When Europeans first arrived in North America they settled on the eastern coast. But soon people wanted to search out new land in the vast interior of the continent. It led pioneers west: to cross rushing rivers, climb towering mountains and travel across windswept plains. This area was called the frontier.
Life on the frontier was very difficult. It meant living far from neighbours. It meant giving up markets, shops, schools, churches and even the protection of the law. For this reason, the frontier was sometimes known as the Wild West.
EUROPEANS TRAVEL TO NORTH AMERICA
European colonists risked great danger to settle in North America. Some came to improve their economic situation. In North America, they found unlimited land, thick forests for timber, and many kinds of animals for food, furs, and skins. Some journeyed in search of gold and silver. Other settlers wanted the freedom to practise their religion as they wanted.
Europeans first arrived on American shores in the 16th century. Spanish colonists settled in Florida in 1565 at St Augustine. English colonists landed in America in 1607 and founded Jamestown, Virginia. French colonists founded Quebec in Canada in 1608.
BRITAIN GAINS CONTROL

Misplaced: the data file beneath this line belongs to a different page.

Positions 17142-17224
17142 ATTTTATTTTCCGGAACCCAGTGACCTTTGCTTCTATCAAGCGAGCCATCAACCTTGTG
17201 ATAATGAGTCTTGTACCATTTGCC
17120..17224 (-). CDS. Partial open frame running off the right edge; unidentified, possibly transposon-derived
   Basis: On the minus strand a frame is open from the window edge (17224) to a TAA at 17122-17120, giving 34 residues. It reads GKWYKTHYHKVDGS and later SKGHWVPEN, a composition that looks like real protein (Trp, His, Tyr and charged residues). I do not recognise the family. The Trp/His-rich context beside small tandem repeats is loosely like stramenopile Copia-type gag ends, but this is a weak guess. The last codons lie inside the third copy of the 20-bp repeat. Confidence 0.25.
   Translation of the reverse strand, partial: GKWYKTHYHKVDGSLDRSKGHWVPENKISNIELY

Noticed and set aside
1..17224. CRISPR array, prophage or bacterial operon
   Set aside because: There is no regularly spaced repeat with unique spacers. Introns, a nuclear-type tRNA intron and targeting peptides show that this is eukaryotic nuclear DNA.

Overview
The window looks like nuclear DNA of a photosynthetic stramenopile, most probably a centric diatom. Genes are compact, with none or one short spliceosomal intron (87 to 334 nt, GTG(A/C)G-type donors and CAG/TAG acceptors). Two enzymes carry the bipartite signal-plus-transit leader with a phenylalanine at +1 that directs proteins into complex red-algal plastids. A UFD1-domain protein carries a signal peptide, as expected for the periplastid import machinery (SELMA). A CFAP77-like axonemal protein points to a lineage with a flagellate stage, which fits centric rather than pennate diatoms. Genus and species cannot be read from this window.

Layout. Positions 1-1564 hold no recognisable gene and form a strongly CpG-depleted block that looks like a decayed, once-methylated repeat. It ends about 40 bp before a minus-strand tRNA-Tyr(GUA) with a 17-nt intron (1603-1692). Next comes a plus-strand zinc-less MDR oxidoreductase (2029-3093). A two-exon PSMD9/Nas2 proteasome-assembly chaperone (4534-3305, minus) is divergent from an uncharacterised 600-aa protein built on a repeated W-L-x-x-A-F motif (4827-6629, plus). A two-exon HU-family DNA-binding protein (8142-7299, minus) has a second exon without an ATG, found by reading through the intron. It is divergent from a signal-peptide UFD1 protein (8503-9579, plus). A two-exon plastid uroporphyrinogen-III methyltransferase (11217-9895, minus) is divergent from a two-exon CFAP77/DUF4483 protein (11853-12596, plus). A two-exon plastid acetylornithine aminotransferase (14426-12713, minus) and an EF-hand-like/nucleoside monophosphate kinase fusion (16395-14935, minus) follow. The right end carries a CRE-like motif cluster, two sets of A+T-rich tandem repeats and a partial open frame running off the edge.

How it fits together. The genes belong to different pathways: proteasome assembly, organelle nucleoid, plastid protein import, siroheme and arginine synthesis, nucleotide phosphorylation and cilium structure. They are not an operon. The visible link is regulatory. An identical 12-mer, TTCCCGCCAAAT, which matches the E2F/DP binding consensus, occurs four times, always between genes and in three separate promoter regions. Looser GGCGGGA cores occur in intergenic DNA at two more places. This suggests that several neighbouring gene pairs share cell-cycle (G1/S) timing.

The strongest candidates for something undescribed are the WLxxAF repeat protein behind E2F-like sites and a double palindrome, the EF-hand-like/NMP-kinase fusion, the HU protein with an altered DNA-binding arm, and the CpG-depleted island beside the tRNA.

Britain became the dominant power in the areas that became the United States and Canada. In 1763, Britain defeated France and Spain in the French and Indian War (part of a wider conflict called the Seven Years’ War). With this victory, Britain won eastern Canada, Florida and all the lands between the Appalachian Mountains and the Mississippi River.
However, the British government banned colonists from moving west of the Appalachian Mountains. Britain hoped to prevent costly frontier wars between settlers and Native Americans. Some Americans ignored the ban. Frontiersman Daniel Boone led North Carolina families into Kentucky. Other settlers moved into western Pennsylvania and Tennessee.
In 1783 the United States won independence from Britain and opened up the territories west of the Appalachians. The trickle of settlers moving west turned into a flood.
REACHING THE MISSISSIPPI RIVER
The Ohio River was the main route to this area west of the Appalachians, called the Northwest Territory. Thousands of flat-bottomed boats carried families there. Most settlers wanted the fertile land for farming. Settlers also poured west on to lands in Mississippi, Louisiana, Alabama, and Tennessee. Most of these settlers worked small farms. But some were wealthy planters who owned lots of land. They used African Americans to work the land as slaves, growing crops such as tobacco and cotton.
BEYOND THE MISSISSIPPI
In 1803 the Louisiana Purchase added land west of the Mississippi River to the United States. President Thomas Jefferson bought this territory from France. Jefferson then sent Meriwether Lewis and William Clark through the territory to map the new land. The Lewis and Clark expedition reached the Pacific Ocean in 1805.